The prat in the hat
The recent legal (pyrrhic?) victory at the high court in Dublin of self-styled saviour of the world, Bono of U2, in which he won the right to reclaim from his ex-stylist, a number of wardrobe items which he wore on tour nearly 20 years ago has not gone unnoticed in the media. The Guardian is particularly scathing – and quite rightly so:
“While you're on, perhaps you might ask Bono to outline the precise principle at stake in this legal case, and its relative importance? Do the trousers still fit him, given they date from the band's 1987 Joshua Tree tour? Clearly, it's been years since he would have been able to squeeze his inflated head into a ten-gallon hat, but is he attached to them in the manner that some women cling on to a pair of jeans from their "thin days" in the futile hope that they'll one day be able to get back into them? Or maybe some Bono archive is being planned? Have they been earmarked for a foyer display in the presidential library he will eventually bequeath a grateful planet?”
A leading legal academic, reacting to the judgment said “For the sake of mankind, Bono should go and boil his fucking head.”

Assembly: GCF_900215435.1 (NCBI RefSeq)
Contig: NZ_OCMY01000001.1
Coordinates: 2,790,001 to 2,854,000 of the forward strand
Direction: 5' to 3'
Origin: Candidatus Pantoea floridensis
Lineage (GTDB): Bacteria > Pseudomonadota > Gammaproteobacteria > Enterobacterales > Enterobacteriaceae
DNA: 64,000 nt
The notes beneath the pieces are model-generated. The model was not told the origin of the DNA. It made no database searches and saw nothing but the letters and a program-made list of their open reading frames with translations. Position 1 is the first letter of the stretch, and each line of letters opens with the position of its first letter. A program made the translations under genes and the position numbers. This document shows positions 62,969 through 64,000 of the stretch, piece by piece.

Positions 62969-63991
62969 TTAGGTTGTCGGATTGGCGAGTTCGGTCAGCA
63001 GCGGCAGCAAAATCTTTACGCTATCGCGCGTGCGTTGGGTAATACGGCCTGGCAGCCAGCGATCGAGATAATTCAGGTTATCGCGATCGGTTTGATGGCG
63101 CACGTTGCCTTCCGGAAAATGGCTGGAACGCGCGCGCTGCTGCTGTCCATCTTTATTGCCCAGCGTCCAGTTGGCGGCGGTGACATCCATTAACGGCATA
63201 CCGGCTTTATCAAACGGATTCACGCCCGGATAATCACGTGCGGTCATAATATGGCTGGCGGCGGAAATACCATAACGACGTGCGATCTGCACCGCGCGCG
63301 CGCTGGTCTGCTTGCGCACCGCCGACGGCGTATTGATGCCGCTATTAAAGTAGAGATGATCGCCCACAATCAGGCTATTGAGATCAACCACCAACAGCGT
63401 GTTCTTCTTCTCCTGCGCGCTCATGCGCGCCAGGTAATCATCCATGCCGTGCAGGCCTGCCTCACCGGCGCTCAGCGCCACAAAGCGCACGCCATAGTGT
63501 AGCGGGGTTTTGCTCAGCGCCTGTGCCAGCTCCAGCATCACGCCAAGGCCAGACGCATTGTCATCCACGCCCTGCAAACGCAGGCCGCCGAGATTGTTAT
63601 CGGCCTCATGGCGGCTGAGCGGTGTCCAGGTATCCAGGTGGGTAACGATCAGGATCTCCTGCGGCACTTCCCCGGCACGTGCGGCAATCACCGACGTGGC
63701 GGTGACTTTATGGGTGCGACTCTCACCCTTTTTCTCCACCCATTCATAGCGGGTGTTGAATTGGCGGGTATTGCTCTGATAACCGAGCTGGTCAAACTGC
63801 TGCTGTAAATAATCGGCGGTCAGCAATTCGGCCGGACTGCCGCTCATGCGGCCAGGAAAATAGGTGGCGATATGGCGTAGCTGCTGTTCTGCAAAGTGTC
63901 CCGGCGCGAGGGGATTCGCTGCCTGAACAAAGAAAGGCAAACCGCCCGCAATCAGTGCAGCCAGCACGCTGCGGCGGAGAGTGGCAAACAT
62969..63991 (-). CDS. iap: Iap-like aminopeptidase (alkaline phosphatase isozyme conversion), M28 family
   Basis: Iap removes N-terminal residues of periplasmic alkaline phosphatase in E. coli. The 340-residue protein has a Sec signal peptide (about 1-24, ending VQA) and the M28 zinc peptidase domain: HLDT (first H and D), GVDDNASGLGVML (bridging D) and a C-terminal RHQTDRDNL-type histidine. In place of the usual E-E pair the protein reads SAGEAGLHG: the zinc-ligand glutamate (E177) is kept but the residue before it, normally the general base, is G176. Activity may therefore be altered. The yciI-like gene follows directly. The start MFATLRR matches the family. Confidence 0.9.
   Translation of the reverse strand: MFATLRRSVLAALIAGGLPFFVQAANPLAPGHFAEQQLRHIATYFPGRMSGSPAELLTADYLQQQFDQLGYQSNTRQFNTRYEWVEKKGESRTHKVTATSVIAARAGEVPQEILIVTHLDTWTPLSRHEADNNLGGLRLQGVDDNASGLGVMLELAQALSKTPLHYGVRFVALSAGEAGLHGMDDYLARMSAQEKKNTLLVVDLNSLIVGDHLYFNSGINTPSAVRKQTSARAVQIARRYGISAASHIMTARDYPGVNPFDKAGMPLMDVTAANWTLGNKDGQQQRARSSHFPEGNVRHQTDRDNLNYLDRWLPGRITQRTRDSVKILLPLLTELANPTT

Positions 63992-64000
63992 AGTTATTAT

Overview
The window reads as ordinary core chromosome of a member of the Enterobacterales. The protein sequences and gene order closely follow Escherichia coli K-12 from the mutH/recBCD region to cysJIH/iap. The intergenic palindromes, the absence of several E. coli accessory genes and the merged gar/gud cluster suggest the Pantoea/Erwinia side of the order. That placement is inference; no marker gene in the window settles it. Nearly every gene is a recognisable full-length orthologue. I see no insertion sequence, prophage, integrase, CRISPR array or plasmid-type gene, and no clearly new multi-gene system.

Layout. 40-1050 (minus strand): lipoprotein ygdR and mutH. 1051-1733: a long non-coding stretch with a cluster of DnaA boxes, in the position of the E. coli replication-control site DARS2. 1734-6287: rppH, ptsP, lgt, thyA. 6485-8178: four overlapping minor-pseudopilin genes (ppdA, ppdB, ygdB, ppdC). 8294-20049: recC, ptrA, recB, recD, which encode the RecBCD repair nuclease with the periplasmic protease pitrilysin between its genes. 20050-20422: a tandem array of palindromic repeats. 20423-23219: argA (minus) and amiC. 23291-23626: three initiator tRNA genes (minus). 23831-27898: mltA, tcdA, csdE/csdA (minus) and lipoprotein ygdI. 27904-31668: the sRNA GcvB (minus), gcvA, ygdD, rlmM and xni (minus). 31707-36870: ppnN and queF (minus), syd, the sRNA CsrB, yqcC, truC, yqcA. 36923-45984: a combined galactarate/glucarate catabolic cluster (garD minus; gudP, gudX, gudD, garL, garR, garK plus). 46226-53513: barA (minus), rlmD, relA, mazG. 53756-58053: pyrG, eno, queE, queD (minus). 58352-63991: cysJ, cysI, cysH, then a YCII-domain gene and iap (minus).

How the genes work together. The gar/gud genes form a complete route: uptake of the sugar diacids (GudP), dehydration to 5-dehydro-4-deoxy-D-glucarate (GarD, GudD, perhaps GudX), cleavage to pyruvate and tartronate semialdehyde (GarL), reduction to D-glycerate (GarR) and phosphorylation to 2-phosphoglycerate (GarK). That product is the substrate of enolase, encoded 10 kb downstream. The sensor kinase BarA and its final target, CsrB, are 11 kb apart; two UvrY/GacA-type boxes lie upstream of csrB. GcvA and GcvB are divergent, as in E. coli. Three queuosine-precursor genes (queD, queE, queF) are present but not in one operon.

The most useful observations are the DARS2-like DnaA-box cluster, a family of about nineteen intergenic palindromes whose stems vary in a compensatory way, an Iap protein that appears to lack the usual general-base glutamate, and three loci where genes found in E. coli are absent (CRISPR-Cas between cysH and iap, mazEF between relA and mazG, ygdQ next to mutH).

According to the Daily Telegraph:
“As the world's leaders promised to increase aid to developing countries by £27 billion, the rock group, worth about £400 million, was embroiled in a battle to retrieve items worth £3,500. In a 38-page judgment, Mr Justice Michael Peart ordered that the hat, earrings and clothes should be re-turned to the band as well as two souvenir mugs, a Christmas decoration, two Polaroid photographs and a photocopy of a handwritten list of U2 songs.”
Jesus wept in the corner powerless to intervene.
And from the Irish Times:
“The disputed items were worth about €5,000, but going to law to retrieve them could have cost the image-conscious band a lot more in terms of showbiz credibility. Charismatic Bono tours the world campaigning to reduce Third World debt, while hiring lawyers at home to make sure a woman can't make a few bob selling a pair of his trousers?”
The judge must have thought he was presiding over a pro-bono case. [Cue stony-faced audience and deathly silence punctuated by the sound of tumbleweeds swirling in the wind and the clang of a funeral bell...I'll get my coat].
Friday, November 17, 2006
The prat in the hat